Form C-Corp Key Terms
Use form C-Corp key terms to protect assets and limit business liabilityWhen forming a C-Corp company, you are creating a separate legal entity. The C-Corp has limited liability for its shareholders, the ability to buy and sell or transfer property, to file lawsuits or conduct business transactions. A C-Corp is also able to continue doing business if an owner dies or during a transfer of interests. To understand the basic concepts regarding a C-Corp, it's best to start with a few key terms. You can then build further expertise from these terms and help your company protect assets and limit business liability.
Certificate of Good Standing
Common and authorized stockCommon stock is the basic stock that gives shareholders a participation in the corporation's management and a share of dividends. Authorized shares or stock refers to the total number of common stock or shares a corporation can issue as stated in the corporation's articles of incorporation. You need not issue all stock or shares.
Articles of IncorporationAnother name for the Articles of Incorporation is the Certificate of Incorporation or a corporate charter. These are the key legal documentation of a corporation and you file them with the state government in which the corporation wants to work. Once filed, the corporation officially exists.
Assumed or Fictitious Name (DBA)An assumed name or a fictitious name is a name a corporation conducts business under that is not the legal corporate name exactly as it appears in the articles of incorporation. Another phrase for these names is Doing Business As (DBA) names. These names may also be required to file with the city, county or state level, so check your state's requirements.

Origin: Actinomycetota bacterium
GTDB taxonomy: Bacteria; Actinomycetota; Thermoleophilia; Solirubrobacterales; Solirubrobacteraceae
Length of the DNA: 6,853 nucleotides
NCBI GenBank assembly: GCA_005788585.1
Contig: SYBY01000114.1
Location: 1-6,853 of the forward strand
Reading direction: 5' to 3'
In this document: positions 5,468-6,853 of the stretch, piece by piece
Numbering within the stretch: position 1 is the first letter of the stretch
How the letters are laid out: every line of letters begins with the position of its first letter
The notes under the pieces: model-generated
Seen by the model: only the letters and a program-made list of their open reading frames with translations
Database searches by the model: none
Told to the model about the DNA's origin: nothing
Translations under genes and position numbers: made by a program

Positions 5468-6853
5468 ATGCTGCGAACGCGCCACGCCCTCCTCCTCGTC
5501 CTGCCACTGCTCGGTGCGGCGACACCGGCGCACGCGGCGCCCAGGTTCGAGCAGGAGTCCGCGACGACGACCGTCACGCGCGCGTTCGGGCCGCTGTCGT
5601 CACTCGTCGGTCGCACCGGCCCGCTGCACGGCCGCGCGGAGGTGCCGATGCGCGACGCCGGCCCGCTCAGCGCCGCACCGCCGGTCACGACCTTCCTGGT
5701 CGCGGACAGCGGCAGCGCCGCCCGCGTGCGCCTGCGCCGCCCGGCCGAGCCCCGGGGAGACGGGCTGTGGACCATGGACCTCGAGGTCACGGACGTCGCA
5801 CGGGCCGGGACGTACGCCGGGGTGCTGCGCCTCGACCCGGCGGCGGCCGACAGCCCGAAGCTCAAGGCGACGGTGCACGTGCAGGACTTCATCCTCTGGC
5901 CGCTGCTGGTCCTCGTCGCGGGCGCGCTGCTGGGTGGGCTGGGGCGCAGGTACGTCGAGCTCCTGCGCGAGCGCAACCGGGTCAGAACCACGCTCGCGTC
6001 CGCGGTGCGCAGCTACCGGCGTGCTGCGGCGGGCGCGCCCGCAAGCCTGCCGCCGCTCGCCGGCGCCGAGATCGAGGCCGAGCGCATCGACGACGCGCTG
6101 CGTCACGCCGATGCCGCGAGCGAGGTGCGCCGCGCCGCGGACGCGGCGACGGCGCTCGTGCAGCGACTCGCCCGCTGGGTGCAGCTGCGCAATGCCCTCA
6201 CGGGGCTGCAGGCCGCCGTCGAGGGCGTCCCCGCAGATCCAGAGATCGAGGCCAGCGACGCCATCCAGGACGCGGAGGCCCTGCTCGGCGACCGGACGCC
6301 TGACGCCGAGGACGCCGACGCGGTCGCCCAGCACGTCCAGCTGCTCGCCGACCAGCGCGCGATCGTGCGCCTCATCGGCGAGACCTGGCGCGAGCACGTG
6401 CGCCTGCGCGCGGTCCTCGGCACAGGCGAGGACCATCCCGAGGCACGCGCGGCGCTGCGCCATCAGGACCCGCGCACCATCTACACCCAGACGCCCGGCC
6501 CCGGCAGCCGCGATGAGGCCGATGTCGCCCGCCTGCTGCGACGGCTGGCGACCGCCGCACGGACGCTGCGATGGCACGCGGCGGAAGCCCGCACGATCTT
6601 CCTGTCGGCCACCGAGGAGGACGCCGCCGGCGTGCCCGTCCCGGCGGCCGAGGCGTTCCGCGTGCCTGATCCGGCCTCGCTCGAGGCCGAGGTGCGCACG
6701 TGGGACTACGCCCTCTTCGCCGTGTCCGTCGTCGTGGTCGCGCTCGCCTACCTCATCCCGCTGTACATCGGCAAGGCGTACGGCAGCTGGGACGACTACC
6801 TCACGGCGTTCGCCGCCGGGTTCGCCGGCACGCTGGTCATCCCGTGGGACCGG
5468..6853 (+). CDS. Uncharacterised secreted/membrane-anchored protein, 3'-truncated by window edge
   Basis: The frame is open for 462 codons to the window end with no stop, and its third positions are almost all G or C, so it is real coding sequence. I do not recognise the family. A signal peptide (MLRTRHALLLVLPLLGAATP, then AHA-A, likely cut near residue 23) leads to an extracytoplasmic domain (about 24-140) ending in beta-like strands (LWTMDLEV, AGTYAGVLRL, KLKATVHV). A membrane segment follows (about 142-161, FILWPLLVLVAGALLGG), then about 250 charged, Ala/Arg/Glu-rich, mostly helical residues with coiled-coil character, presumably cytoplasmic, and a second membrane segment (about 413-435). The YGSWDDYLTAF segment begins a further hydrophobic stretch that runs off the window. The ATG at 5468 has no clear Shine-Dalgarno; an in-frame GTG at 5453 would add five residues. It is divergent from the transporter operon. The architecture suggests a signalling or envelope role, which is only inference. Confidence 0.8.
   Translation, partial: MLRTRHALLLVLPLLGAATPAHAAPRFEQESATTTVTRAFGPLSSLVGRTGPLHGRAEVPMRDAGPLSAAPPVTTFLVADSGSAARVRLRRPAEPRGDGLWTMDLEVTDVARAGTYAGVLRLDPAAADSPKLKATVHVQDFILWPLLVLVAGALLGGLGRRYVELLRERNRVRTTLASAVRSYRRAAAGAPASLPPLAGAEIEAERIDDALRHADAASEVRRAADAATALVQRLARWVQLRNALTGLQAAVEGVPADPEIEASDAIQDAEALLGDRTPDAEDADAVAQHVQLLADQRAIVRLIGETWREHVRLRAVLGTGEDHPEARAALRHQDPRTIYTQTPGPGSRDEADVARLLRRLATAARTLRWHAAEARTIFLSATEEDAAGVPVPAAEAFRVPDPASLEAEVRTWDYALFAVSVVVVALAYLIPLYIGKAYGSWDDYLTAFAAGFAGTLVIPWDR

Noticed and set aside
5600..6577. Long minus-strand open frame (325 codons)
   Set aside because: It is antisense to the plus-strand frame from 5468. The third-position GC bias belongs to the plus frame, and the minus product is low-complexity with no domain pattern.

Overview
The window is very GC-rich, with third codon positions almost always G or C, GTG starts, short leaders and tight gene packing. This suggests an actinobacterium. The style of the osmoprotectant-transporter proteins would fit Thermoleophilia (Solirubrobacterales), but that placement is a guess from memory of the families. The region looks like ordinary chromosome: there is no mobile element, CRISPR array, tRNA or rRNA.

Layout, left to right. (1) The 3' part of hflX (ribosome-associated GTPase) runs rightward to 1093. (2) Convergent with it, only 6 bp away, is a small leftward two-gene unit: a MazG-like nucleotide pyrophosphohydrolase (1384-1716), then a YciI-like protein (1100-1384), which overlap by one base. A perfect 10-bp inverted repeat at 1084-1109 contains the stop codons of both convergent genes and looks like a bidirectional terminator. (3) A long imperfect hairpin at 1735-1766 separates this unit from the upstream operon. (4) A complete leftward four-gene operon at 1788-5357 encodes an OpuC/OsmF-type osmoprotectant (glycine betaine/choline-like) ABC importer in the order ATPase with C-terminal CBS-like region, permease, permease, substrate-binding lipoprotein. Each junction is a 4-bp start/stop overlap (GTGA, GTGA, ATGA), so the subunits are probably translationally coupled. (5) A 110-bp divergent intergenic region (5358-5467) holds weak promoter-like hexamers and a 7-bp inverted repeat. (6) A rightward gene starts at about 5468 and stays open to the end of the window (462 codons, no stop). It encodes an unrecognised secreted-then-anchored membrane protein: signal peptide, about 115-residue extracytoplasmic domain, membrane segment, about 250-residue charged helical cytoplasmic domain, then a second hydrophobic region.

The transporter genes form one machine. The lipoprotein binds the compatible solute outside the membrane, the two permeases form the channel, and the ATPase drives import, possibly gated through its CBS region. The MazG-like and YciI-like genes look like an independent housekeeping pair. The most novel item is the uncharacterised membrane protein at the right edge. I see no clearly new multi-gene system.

Business.gov gives a list of all state requirements for doing business with a fictitious name.
Board of DirectorsElected by the shareholders of the corporation, the board of directors is the governing body. The board is responsible for controlling the corporation. Part of this is selecting the right corporate officers, regulating their roles within the company, and deciding upon the bylaws or rules which the corporation is governed by.
Free Management Library offers a free toolkit for boards of director information.
Registered Agent/Registered OfficeThe registered office and registered agent appear in the articles of incorporation or corporate charter. The office is where the agent is, not the location of the business. The agent is the person who will receive and process any official documents coming to the corporation. The agent must be located in the state of incorporation or organization.
National Registered Agents is a company that acts as an official registered agent for any corporation.
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